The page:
By Leah P., social media intern
The long winter is finally giving way to spring, and as we pack up our wool coats and gloves, it's the perfect time to bid adieu to our bad winter habits along with them. Spring, with its lovely weather, blooming flowers, and great fashion choices, is the ideal time to fix the damage caused by our bad winter habits before bikini season begins.
In order to test my hypothesis that winter wreaks havoc on our healthy habits, I designed a 9-question survey about eating, exercise, and beauty routines in cold-weather months. The survey was sent to 40 participants, 90% of whom were aged 18 to 24 and attend Fordham University. 100% of invited participants answered at least one question in the survey, although not every question had a 100% response rate. Out of the 40 respondants, 87% were female and 13% male. The results of the survey are categorized into the major problems we might have in the winter-summer transition:
During the winter, we often find ourselves eating high calorie comfort foods, like macaroni and cheese or pizza, that make us feel warm and cozy. 85% of people reported less healthy eating habits in the winter than in any other season. The problem is that as the winter passes, we grow acclimated to a comfort food habit that is hard to get rid off. To transition into healthy eating, start moderately. Reduce rations of carbohydrates or high calorie foods in your diet and slowly substitute them with lean meat, fruits, and vegetables.
About 57% of people interviewed hardly or never exercise during the winter. The snow often has a crippling effect on our motivation that can cause us to default to couch (or bed!) potato. Now that winter is over and the suns rays are shining once more, your body deserves all the exercise it can get! An easy way to start is by taking the stairs rather than the elevator and walking distances within a mile rather than using the car or subway. These lifestyle changes can help you lose weight in the long run, and more importantly, can make you a healthier person. However, don’t be shy to challenge yourself in the gym for more muscle build and to form a healthy habit.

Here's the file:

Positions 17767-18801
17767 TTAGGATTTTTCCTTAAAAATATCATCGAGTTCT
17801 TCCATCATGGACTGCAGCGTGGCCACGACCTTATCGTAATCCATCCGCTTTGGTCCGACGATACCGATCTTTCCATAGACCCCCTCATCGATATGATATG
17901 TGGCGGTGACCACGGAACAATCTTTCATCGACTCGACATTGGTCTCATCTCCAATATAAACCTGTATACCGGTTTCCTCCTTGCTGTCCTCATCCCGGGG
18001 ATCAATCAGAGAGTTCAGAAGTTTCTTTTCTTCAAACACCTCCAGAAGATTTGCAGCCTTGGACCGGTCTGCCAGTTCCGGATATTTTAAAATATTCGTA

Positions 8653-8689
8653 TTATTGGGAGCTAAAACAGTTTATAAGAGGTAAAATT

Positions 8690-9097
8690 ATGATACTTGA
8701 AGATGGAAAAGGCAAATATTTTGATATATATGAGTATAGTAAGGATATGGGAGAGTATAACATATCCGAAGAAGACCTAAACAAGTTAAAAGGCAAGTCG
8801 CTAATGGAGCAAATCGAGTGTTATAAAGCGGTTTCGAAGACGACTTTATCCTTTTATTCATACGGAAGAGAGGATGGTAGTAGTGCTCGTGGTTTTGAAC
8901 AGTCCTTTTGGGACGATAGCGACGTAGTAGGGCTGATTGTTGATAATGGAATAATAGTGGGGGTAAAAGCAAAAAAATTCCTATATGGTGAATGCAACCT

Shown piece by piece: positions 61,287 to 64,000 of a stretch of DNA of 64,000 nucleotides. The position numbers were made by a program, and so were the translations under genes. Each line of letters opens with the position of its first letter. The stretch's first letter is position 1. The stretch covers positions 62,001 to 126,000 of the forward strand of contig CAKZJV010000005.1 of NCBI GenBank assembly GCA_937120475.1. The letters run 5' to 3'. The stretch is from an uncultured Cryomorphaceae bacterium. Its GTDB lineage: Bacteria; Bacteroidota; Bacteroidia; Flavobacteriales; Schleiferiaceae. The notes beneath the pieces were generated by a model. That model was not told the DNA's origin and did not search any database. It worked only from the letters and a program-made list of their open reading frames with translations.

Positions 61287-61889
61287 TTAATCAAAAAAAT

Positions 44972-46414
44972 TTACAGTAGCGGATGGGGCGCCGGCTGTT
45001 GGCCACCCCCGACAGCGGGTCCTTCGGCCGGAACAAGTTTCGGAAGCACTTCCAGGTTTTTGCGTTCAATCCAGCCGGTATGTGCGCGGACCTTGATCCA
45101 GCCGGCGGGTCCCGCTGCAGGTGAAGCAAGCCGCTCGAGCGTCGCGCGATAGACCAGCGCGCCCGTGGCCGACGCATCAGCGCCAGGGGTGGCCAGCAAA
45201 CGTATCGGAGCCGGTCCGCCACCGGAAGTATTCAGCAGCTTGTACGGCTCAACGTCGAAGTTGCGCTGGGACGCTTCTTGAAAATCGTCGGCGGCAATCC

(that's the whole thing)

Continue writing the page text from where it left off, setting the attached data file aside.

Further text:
Under all our layers of winter sweaters, scarves, and puffy coats, our skin is often neglected. During the winter, the skin dries out easily and soon begins to crack. Unlike the lips, cracks on the skin do not heal fast and have to be managed. During the spring, although the weather is more tolerable, it is necessary to moisturize skin using a hypoallergenic cream. This seals in moisture and prevents the skin from drying out or breaking easily. Gentle exfoliation combined with regular moisturizing can help dry winter skin recover into a beautiful spring complexion.
According to my survey, 77.5% of people do not have manicure or pedicure routines during the winter. Failure to regularly care for our hands and feet can cause accumulation of cuticles around the nails and rough, dry skin around the heels. For healthy nails, moisturize your cuticles and gently trim hanging edges of skin. (Although manicure devotees may disagree, Dr. Devgan suggests getting out of the habit of trimming and aggressively pushing back your cuticles, as these maneuvers can increase your risk of infection around the nails.) File nails regularly starting from the sides and then moving to the center in order to maintain the strength of the nails free edge and keep them even. Lastly, coat nails with nail strengtheners or a simple topcoat to strengthen the nails.
Now it’s up to you to break those bad winter habits and achieve a healthier body that you can be proud of year-round.